Dogloo, Inc. v. Northern Ins. Co. of New York, 907 F. Supp. 1383 (C.D. Cal. 1995)
December 1, 1995
NORTHERN INSURANCE COMPANY OF NEW YORK, a New York corporation, and Cigna Property and Casualty Co., a Connecticut corporation, Defendants.
United States District Court, C.D. California.
*1384 David A. Gauntlett, Gauntlett & Associates, Irvine, CA, for plaintiff.
James C. Nielsen, Glendale, CA, Thomas H. Nienow, San Francisco, CA, John D. Ott, Wright, Robinson, McCammon, Osthimer & Tatum, Los Angeles, CA, for defendants.
*1385 COURT'S SECOND ORDER RE: DEFENDANT NORTHERN INSURANCE COMPANY OF NEW YORK'S MOTION TO DISMISS PURSUANT TO FEDERAL RULE OF CIVIL PROCEDURE 12(b) (6)
COLLINS, District Judge.
Defendant Northern Insurance Company of New York's Federal Rule of Civil Procedure 12(b) (6) motion to dismiss came on regularly for hearing before this Court on December 1, 1995. After reviewing the materials submitted by the parties, argument of counsel, and the case file, it is hereby ORDERED that Defendant Northern Insurance Company of New York's motion to dismiss is DENIED.
I. Procedural Background
Plaintiff DOGLOO, INC. ("Dogloo") filed a Complaint against Defendants NORTHERN INSURANCE COMPANY OF NEW YORK ("Northern") and CIGNA PROPERTY AND CASUALTY CO. ("Cigna") on May 30, 1995. Dogloo filed a First Amended Complaint ("FAC") on September 27, 1995, and a Second Amended Complaint ("SAC") on November 9, 1995. In its SAC, Dogloo joined INSURANCE COMPANY OF NORTH AMERICA ("INA") as a Defendant. Dogloo's SAC alleges that Defendants breached their insurance contracts by contending that their "agreements to defen[d] do[ ] not trigger [Dogloo's] right to retain independent counsel at [Defendants'] expense." SAC at ¶¶ 34 and 41. In addition, Dogloo seeks declaratory relief.
Defendant Northern moves to dismiss for failure to state a claim upon which relief can be granted pursuant to Federal Rule of Civil Procedure 12(b) (6).
II. Plaintiff's Allegations
Dogloo's SAC alleges, in pertinent part, as follows:
INA/Cigna issued Dogloo a Commercial General Liability Policy No. D29470662 (the "INA Policy") for the period July 1, 1993 to July 1, 1994.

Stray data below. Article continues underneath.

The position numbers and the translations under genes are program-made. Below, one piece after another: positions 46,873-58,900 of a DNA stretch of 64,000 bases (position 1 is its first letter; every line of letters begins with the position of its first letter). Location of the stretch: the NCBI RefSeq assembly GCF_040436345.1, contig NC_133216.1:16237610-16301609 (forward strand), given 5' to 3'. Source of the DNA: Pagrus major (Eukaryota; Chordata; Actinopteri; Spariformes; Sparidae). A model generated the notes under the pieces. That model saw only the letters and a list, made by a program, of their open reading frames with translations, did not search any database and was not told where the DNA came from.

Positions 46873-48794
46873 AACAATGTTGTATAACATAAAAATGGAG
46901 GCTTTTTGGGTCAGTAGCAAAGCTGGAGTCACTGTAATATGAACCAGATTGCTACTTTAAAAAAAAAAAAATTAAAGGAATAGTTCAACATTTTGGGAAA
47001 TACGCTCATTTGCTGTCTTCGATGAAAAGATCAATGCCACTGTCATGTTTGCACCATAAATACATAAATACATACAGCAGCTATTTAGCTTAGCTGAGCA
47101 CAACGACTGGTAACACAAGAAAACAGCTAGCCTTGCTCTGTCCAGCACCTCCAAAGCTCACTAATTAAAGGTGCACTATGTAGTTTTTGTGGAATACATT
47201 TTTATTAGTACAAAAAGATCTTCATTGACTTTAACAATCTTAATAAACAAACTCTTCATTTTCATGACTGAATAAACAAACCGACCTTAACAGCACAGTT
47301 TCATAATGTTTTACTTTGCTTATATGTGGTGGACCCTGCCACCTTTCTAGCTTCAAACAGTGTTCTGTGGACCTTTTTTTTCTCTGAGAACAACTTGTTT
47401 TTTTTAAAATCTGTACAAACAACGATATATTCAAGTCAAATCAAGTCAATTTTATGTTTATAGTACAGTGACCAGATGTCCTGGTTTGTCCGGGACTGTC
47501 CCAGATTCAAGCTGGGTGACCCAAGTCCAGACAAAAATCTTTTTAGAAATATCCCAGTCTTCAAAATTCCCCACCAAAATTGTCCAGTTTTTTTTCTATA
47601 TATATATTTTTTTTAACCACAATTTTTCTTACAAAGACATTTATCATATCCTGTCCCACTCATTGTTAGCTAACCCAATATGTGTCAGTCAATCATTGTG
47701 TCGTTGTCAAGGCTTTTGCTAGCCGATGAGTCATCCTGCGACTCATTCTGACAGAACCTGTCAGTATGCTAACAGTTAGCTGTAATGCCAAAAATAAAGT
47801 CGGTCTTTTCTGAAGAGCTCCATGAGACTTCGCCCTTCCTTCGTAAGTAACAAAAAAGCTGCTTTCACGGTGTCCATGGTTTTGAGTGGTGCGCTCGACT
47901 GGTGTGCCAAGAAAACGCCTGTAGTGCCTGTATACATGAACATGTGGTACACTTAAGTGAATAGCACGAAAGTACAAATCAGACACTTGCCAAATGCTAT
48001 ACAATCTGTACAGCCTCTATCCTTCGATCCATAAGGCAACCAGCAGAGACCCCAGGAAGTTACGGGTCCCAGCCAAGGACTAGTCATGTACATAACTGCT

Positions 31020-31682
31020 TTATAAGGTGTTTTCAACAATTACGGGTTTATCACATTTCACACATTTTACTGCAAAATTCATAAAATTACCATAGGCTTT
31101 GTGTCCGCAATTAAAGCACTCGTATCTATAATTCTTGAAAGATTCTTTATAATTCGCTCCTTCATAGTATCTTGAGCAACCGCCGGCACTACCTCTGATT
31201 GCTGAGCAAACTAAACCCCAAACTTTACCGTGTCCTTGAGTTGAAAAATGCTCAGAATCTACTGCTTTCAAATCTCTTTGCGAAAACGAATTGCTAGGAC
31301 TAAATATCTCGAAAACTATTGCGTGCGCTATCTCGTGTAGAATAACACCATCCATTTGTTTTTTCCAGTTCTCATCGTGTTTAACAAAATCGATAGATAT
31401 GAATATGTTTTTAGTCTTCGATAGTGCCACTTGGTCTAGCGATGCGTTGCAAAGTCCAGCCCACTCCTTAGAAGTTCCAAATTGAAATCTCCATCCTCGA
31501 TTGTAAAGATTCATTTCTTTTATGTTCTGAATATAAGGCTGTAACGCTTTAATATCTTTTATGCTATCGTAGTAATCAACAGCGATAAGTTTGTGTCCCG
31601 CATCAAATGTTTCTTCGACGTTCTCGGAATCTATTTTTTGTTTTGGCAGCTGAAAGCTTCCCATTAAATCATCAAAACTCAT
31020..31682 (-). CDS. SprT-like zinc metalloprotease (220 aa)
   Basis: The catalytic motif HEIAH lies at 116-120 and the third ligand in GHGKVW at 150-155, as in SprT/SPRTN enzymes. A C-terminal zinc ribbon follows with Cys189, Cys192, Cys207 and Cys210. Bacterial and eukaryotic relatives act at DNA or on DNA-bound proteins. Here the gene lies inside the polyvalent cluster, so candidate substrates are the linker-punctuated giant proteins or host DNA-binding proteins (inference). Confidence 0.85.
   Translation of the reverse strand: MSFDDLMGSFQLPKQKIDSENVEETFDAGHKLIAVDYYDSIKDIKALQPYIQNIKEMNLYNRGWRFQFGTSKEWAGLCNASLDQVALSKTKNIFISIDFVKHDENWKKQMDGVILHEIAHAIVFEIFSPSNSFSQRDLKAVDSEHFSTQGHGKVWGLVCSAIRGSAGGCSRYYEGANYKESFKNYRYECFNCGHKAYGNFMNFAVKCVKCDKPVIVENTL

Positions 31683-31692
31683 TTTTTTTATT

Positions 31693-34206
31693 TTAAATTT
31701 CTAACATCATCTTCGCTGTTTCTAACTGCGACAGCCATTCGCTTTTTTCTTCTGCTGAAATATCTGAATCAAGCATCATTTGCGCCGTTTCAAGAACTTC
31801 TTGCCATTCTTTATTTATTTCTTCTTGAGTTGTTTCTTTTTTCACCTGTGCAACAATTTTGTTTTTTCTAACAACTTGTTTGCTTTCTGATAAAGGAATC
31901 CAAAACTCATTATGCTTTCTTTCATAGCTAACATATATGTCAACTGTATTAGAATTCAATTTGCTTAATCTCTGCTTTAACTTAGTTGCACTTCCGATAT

Northern issued Dogloo a Commercial General Liability Policy No. EPA225975 (the "Northern Policy") for the period July 1, 1994 to July 1, 1995.
Both the Northern Policy and the INA Policy (collectively, the "Policies") provide coverage for "advertising injury" and "personal injury." The Policies also provide that the respective insurers will defend any "suit" seeking covered damages.
The Policies define "advertising injury" as an injury arising out of one or more of the following offenses.
a. Oral or written publication material that slanders or libels a person or organization or disparages a person's or organization's goods, products or services;
b. Oral or written publication material that violates a person's right of privacy;
c. Misappropriation of advertising ideas or style of doing business; or
d. Infringement of copyright, title or slogan.
SAC at ¶ 10.
The Policies define "personal injury" as an injury, other than "bodily injury" arising out of one or more of the following offenses:
a. False arrest, detention or imprisonment;
b. Malicious prosecution;
c. The wrongful eviction from, wrongful entry into or invasion of the right of private occupancy of a room, dwelling or premises that a person occupies by or on behalf of its owner, landlord or lessor;
d. Oral or written publication or material that slanders or libels a person or organization or disparages a person's or organization's goods, products or services; or
e. Oral or written publication or material that violates a person's right of privacy.
Dogloo filed suit alleging trademark and trade dress infringement against Doskocil Manufacturing, Inc. ("Doskocil"). Doskocil counterclaimed against Dogloo for misappropriation of trade secrets (alleging that Dogloo misappropriated Doskocil's cycle time, mold weight, and doghouse design), tortious interference with business relationships, tortious interference with contract, attempt to *1386 monopolize, unfair competition (arising under Section 43(a) of the Lanham Act), and trademark cancellation. "Doskocil's Counterclaim charges Dogloo with various theories of recovery premised upon its improper advertising materials which demonstrate the functional benefits of the pet shelter configuration. It further claims that based on such advertising materials, Dogloo is estopped from asserting that the configuration of its pet shelter is non-functional or that it may sue on trademark or trade dress protection claims." SAC at ¶ 16.
On or about March 8, 1995, Dogloo notified Northern of Doskocil's Counterclaim.
On June 19, 1995, Northern agreed to defend Dogloo in the Doskocil Counterclaim, subject to a reservation of rights. Specifically, Northern contended that